Los Mineros and Napoleon Gomez’s Exile

International Labor Organizing Organizing

GomezPrince George, British Columbia I wanted to hear Napoleon Gomez Urrutia speak to the British Columbia Government Employees Union (BCGEU) leaders gathered in the northern part of the province to look at how their union connects to the community.  Gomez is Secretary General of the 250,000+ member Union of Mining, Metallurgical, Steel and Allied Workers of Mexico, known popularly as Los Mineros in  Mexico.  Every year Gomez has been elected unanimously by the miners for the number of years since 2006.  His miners are on huge strikes, where the Mexican  government has intervened militarily throughout the country, in Guanajuato,  Zacatecas, and Coahuila.  He and his miners have been in a life-and-death struggle with Grupo Mexico in the giant copper mine in Cananea where the strike has gone on for several years.

Just more grist for the mills in the hard life of mines and miners?  Not really, because the other part of this story is that Gomez is on the run.  He ran from trumped up charges of embezzlement from the government, first to the United States and then to Canada where he has lived in Vancouver – and directed Los Mineros as its chief officer – since 2006 from a loaned office given him by the United Steelworkers regional office in BC.  Gomez and three of his fellow officers, including one still be held as a political prisoner in Mexico, were accused by the Mexican government of misappropriating a fund of $55 million USD.  Swiss auditors and Mexican courts have audited, investigated, and exonerated Gomez and his people, and the government has frozen $20 M USD in assets and accounts.  The support of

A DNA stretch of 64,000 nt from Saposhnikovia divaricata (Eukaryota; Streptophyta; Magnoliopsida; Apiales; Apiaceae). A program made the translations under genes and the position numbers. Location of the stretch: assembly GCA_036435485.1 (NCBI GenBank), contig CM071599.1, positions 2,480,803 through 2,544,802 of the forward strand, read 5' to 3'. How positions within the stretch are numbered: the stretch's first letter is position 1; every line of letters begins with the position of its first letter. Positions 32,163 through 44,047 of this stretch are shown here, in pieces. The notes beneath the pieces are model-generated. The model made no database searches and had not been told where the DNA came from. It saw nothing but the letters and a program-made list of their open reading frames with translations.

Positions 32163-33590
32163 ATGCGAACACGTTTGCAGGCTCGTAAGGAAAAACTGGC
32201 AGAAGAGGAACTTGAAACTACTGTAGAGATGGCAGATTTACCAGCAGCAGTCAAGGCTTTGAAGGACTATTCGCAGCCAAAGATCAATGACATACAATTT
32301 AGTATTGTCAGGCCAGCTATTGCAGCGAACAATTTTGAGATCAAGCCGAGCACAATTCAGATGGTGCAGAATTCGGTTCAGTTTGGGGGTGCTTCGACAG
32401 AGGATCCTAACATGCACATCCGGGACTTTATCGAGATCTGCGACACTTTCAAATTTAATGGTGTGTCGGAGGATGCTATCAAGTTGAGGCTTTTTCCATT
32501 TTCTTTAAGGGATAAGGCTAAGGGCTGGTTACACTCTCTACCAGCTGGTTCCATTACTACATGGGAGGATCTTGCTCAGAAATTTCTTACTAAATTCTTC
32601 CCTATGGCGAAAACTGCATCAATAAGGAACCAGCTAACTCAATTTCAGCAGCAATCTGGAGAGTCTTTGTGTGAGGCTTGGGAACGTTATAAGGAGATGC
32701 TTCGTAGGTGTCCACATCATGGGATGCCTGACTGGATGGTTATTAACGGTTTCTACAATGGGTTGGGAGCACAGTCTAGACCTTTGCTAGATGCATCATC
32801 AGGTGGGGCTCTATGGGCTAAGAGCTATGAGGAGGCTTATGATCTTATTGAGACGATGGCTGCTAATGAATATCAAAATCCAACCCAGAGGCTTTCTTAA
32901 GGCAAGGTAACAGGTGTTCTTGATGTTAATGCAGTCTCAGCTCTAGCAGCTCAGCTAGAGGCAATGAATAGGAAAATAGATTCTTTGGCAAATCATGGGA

Gomez by his members is so strong and consistent, that Gomez continues to negotiate contracts with  the employers where the union has contracts after meetings in Vancouver where they travel to meet him and bargain with him, except of course for Grupo Mexico.

After a decades of calm in the 80’s and 90’s, Los Mineros have been involved in 30+ strikes in Mexico  in the first decade of the 21st century under Gomez, and it is hard to escape feeling that this crackdown is prompted by the miners increased militancy.  Gomez was quick to compare the abandonment by the Mexican government and the company of trapped miners in Coahuila, trapping and burying more than 60  miners in an underground grave, compared the job done recently to  save the miners in Chile and earlier this year in China.

Talking to Gomez after his remarks, he seemed resigned.  He has applied for permanent status in Canada, and seems not to believe a return to Mexico is anywhere close in his future.  His English has become superb, and he has built huge support and solidarity throughout the international labor movement coupled with the Canadian Labor Congress and the AFL-CIO.  He now carries 3 cell phones rather than the 5 he had in his early years as an exile.

Organizing is rough, but Gomez and Los Mineros are teaching the labor movement something about “the people united, shall never be defeated,” and that should give all of us heart and hope for  the future, no matter how difficult and uncertain the future seems for them and for us.